India’s tattoo industry, which accounts for around one-fifth of the country’s total exports, has been in the spotlight for months, amid criticism that it has become an industry that profits off of women’s bodies.
In the last two months, however, the issue has been under the spotlight again as the country celebrates the 70th anniversary of women being able to get a tattoo in India.
The issue has also been front and centre at the National Women’s Day celebration this week in the capital, New Delhi, which has seen protests by some women about the treatment of women who have received the tattoo.
“The women who are getting the tattoos are all from the same generation, they are all in the same age bracket, they all have similar tattoos,” said Sunita Dutta, a yoga teacher and the president of the Association for Creative Technology.
“But they are not allowed to get tattoos, and in fact, many of them are not even allowed to receive a tattoo.”‘
Tattoo is not just a fashion statement’The Association for the Study of Women’s Issues (ASWIA), a women’s rights organisation based in New Delhi and India’s most influential women’s magazine, has published a book called Tattoo in India that documents the issues women face when they have tattoos.
In the book, published on June 6, the authors argue that the country has no “feminist and secular” culture, and that “women’s bodies are the property of men, they do not belong to them”.
The book also alleges that women are forced into the profession of tattoo artists through the imposition of “tattoo fees” that are meant to “prevent girls from joining the professions”.
“Tattoos are not just fashion statements,” ASWIA’s editorial board wrote in the book.
“Tattoxes, which are supposed to be cosmetic, are a form of coercion.
They have been associated with rape and violence against women.
In fact, the use of tattoos by men to mark the female genitalia has been widely documented.”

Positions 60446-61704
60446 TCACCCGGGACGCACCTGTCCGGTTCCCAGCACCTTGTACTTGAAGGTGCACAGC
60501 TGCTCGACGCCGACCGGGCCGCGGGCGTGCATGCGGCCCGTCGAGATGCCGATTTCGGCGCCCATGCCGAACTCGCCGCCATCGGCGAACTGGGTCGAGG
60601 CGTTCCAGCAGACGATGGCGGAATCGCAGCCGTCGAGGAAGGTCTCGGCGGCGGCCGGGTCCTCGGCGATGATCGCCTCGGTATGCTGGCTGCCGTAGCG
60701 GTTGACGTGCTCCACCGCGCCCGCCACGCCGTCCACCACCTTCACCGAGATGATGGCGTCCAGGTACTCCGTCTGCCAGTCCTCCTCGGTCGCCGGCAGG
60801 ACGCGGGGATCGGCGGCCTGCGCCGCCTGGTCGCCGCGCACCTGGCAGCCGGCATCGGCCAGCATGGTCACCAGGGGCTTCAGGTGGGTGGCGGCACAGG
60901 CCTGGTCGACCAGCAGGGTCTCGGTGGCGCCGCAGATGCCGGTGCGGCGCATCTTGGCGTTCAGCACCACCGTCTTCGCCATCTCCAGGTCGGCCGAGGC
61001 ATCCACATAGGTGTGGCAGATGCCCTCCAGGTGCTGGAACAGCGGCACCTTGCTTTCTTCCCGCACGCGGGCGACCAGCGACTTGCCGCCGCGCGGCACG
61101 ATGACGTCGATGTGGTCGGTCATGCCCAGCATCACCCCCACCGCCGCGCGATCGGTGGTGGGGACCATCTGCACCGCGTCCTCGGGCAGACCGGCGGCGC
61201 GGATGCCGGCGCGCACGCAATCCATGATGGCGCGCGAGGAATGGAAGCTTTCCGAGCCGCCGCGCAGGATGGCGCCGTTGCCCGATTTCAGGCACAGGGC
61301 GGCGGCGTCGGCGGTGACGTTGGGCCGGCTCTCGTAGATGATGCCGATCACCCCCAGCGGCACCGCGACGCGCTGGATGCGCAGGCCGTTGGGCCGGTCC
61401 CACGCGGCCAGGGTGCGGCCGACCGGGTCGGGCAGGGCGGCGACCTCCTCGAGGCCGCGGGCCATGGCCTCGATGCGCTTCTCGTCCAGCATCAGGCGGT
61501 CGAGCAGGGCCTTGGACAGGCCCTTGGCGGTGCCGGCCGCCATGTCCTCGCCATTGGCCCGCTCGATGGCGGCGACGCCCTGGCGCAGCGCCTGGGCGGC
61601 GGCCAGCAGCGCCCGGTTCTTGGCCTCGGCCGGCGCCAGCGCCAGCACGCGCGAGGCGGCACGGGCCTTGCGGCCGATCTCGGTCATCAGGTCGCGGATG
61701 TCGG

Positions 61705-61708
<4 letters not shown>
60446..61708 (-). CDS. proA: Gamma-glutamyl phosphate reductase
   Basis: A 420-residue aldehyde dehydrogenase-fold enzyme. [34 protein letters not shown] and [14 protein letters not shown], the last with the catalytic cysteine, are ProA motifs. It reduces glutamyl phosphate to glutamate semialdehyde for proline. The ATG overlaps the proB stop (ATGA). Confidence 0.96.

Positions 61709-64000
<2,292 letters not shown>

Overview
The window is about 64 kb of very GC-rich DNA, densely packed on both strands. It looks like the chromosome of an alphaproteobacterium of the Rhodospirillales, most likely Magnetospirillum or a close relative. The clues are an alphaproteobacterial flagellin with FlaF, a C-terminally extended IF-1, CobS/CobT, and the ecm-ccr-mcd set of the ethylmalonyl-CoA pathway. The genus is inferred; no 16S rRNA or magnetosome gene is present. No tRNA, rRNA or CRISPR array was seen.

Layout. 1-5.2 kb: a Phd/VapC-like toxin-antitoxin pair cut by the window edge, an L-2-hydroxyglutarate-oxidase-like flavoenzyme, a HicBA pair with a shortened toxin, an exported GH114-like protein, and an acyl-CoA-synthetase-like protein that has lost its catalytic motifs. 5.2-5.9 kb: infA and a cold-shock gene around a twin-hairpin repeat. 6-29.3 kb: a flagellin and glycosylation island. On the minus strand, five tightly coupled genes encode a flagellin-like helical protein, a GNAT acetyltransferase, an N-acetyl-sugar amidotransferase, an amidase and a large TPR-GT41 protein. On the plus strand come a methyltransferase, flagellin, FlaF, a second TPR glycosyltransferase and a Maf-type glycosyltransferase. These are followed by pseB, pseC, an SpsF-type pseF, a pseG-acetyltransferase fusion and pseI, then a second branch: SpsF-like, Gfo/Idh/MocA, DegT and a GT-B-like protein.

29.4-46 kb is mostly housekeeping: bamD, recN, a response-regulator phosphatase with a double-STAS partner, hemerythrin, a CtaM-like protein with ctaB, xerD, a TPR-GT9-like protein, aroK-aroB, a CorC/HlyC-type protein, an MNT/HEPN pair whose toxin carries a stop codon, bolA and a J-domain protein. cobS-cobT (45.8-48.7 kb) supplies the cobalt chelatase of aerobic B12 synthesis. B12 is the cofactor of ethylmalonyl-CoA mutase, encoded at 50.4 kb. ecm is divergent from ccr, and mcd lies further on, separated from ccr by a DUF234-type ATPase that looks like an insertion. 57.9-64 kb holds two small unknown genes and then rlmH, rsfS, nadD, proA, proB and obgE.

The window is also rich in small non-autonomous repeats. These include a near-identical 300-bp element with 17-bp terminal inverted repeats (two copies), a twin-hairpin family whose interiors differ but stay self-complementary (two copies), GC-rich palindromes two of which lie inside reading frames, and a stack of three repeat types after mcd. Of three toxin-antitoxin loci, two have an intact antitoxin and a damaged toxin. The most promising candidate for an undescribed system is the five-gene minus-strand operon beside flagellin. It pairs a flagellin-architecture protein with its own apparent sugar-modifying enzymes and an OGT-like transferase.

Women in the tattoo business in India have long faced stigma, and have been accused of selling their bodies for profit.
A 2011 study by the Women’s Research Institute of India, for example, found that 40 per cent of tattooists had received at least one death threat for their work.
A 2010 survey by the National Commission for Women found that a quarter of women workers in the country have been raped or sexually assaulted.
A 2015 survey by ASWia found that more than half of women surveyed had been sexually harassed by tattoo artists, and an additional 16 per cent had been assaulted.
The tattoo industry in India, however has remained largely untouched by the controversy.
“Torture, sexual harassment and violence are not new to the industry.
It is simply a part of the industry and it is part of its culture,” said Dr Anil Kumar, the president and CEO of the National Tattoo Institute of Canada.
“The industry has always been quite supportive of women in the industry, but there are still things that need to be addressed and we hope that this can be a positive step towards eradicating violence against all women.”
The debate around the treatment and demand of women tattoos has been fuelled by social media, with some women, particularly women of colour, voicing their opinions on the issue.
“There is no question that a lot of the female tattoo industry is working to increase the number of women working in the sector,” said Sharana Sharma, the co-founder of the New Delhi-based online feminist group FemCom, which was formed to support women who want to get their tattoos.
“It is about changing the cultural image of women, but also changing the mindset of women to accept themselves.”‘
I just want to have a beautiful tattoo’While tattoos have been the subject of much debate in the past, the debate over their treatment has intensified in recent years.
In June 2016, a 16-year-old student, Gauri Lankesh, was gang-raped in New York City, and the police did not charge the rapists until three years later, when she was 23 years old.
In April this year, another 18-year old woman was killed in New Jersey, and a judge ruled that the state’s rape laws should not apply to her.
While the legal case against the men accused of the crime was dropped in March this year , the legal battle is still ongoing in the US, where the case has been heard by the 9th US Circuit Court of Appeals.
“We’re seeing an increasing number of people who are willing to speak out about the horrific rape culture and abuse that they experienced, and we’re seeing women, especially those who are working in tattoo parlours, come forward,” said ASWias president Dutya.
“We need to stop the tattooing industry from turning into an industry where women are not treated equally.”